Whether it comes to its ease of use or capabilities, small details will make the difference.

Now, while an inexpensive fly reel is recommended to a total beginner, it may not necessarily be the best idea ever. Think about it for a minute – you get a cheap unit that will not provide too much support.

Obviously, it will not provide the best experience in the world. You will struggle a bit with it. From some points of view, it pays off using a professional fly reel, even if this is the first time you go fishing.

I started my fishing experience with a middle range unit. It did not cost a fortune, but it was not a piece of junk either. It provided just enough support for a beginner, which helped me enjoy the activity.

Available budget

Just like for pretty much everything in life, your available budget is not to be overlooked either. After all, there are some limitations regarding what you can spend. Ideally, you should go for value for money.

The most expensive fly reel on the market is not necessarily the best one. On the other hand, you might have a pleasant experience with a relatively cheap unit too.

When hunting the best fly reels under 300 or under 1000, you will notice major discrepancies in the actual price. Some products may cost up to five or ten times more than others.

They are, indeed, better, but not five or ten times better. This is why I recommend value for money – not just value and not just money.

Even if your available budget is unlimited and you can spend thousands on a fly reel, I do not recommend it. Stick to something in the middle range that will provide support and help you overcome your mistakes.

How to clean a fly reel

Generally speaking, a bit of maintenance can prevent a lot of struggle. For example, do not drag your fly reel through sand, avoid dropping it or banging it against rocks and never pressure wash it.

Do not soak it into cleaning solutions for long periods of time either. Here is everything you need to do after fishing. Most importantly, you have to do it every time after you fish in harsh conditions – such as saltwater.

So, what are the steps?

  1. Take the spool out. Separate it from the frame. You will need to reach into the deepest corners of these parts, so you need them separated.
  2. Fill a bowl with some warm water, then add a mild cleaning solution. Car washing soap will do. Mix the cleaning product in, then let the spool soak in for about 20 minutes.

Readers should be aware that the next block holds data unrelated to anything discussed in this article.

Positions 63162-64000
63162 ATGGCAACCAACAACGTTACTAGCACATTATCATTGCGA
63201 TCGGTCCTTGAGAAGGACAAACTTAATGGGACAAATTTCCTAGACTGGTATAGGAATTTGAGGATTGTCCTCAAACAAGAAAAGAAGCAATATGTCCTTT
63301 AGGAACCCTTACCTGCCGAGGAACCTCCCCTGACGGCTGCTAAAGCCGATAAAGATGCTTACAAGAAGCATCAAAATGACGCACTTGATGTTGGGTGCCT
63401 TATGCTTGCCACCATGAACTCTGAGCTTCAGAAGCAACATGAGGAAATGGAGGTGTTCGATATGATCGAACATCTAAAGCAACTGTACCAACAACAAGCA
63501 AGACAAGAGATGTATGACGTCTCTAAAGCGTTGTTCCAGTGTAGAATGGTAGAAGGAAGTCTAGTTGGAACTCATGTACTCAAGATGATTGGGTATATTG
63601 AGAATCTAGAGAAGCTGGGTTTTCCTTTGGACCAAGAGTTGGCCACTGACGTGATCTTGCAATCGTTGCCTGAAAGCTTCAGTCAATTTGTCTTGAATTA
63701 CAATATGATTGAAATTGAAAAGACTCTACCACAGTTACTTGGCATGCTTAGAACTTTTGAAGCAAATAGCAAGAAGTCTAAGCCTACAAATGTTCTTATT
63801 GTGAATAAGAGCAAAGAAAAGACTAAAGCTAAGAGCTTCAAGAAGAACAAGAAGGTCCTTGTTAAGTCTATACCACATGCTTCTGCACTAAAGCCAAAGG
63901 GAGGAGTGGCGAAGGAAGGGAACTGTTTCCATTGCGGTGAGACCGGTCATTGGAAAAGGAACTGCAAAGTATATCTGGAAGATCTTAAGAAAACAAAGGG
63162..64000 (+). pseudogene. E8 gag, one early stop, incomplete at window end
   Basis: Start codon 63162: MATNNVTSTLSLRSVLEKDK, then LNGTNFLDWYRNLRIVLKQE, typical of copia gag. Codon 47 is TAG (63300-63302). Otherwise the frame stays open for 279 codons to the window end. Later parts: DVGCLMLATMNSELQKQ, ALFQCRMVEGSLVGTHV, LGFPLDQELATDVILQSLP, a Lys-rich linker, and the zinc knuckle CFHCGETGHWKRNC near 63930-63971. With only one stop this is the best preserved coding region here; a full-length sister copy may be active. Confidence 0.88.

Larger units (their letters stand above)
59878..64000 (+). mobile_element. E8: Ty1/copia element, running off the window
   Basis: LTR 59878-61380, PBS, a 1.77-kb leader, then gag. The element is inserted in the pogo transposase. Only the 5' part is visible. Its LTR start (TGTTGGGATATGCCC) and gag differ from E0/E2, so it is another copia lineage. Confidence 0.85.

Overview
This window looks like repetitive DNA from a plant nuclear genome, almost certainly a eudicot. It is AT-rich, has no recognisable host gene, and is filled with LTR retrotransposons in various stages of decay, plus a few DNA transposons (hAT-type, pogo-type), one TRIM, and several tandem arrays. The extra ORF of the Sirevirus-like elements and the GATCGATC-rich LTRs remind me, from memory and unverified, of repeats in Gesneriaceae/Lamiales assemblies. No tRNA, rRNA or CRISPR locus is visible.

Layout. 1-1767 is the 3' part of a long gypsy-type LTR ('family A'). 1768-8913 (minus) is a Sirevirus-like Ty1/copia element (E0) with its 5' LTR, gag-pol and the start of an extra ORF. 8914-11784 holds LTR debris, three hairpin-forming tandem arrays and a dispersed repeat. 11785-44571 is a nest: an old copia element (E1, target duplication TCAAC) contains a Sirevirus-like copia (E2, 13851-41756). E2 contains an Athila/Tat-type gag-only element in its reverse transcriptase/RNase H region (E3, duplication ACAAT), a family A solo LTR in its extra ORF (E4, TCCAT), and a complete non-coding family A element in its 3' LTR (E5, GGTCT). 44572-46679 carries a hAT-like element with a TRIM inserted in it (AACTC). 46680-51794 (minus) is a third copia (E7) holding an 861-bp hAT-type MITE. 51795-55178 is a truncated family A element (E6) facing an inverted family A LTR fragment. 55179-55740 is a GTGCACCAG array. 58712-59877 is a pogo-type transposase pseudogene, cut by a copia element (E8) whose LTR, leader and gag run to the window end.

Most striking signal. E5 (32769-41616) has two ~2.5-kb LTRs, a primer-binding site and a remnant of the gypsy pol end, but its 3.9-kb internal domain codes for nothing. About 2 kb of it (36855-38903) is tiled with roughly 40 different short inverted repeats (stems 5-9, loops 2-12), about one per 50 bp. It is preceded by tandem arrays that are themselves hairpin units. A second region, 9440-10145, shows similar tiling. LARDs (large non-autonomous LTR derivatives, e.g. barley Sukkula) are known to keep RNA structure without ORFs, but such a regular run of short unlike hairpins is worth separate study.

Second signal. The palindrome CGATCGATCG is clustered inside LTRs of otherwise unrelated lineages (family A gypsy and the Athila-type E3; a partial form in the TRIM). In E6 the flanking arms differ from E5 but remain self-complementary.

3. Get a toothbrush and scrub the spool. After getting soaked, most of the dirt is loose, so an old toothbrush will get the job done. Do not go crazy on it – just gently scrub the entire surface and do not overlook any nook.
  4. Once all done, rinse the spool with some freshwater. You can use tap water. Make sure you do not do it too fast, so keep the pressure low.
  5. A hand towel is excellent to dry your spool. You should not use or store it right away though. Let it dry completely overnight, then you can put it away.

The same operation must be performed whether you fish in saltwater or freshwater. However, when fishing in freshwater, you do not necessarily have to clean the fly reel every single time.

Maintenance routines and best oil and lubricant products

Here are a few ideas that many anglers overlook – especially newbies. These are the kind of things no one can talk to you about. For an experienced angler, they make common sense, so you usually have to learn everything the hard way.

  • Avoid bumping your fly reel on rocks.
  • Cracking the frame or scuffing the finish can lead to corrosion, not to mention rust.
  • Dragging a fly reel through sand will scratch it.
  • Avoid using your rod as a trekking pole, as it will ruin the fly reel.
  • Protect it from water when riding in a boat.
  • Avoid pressure washing your reel – even when you rinse it, the pressure must be low. Otherwise, you risk pushing dirt into the reel.

When it comes to lubrication, you should do it once a year. There are more types of reel grease out there. You should also invest in fishing reel oil – multiple brands and products.

The oil comes in bottles. Once cleaned and dried, you need to use the grease on the central spindle, as well as the pawls, springs and threads of bolts and screws.

As for the oil, use it to lubricate pretty much every other moving part – never overlook the handle though. Keep it oily, but avoid touching other parts. Any excess should be wiped away or it may attract dirt.

My final opinion

I tried to put out different products from different categories – based on your available budget, type of fish you like or fishing conditions. You will gain experience by trying out multiple fly reels and experimenting with different models.

However, a bit of guidance can give you a good starting point. 🙂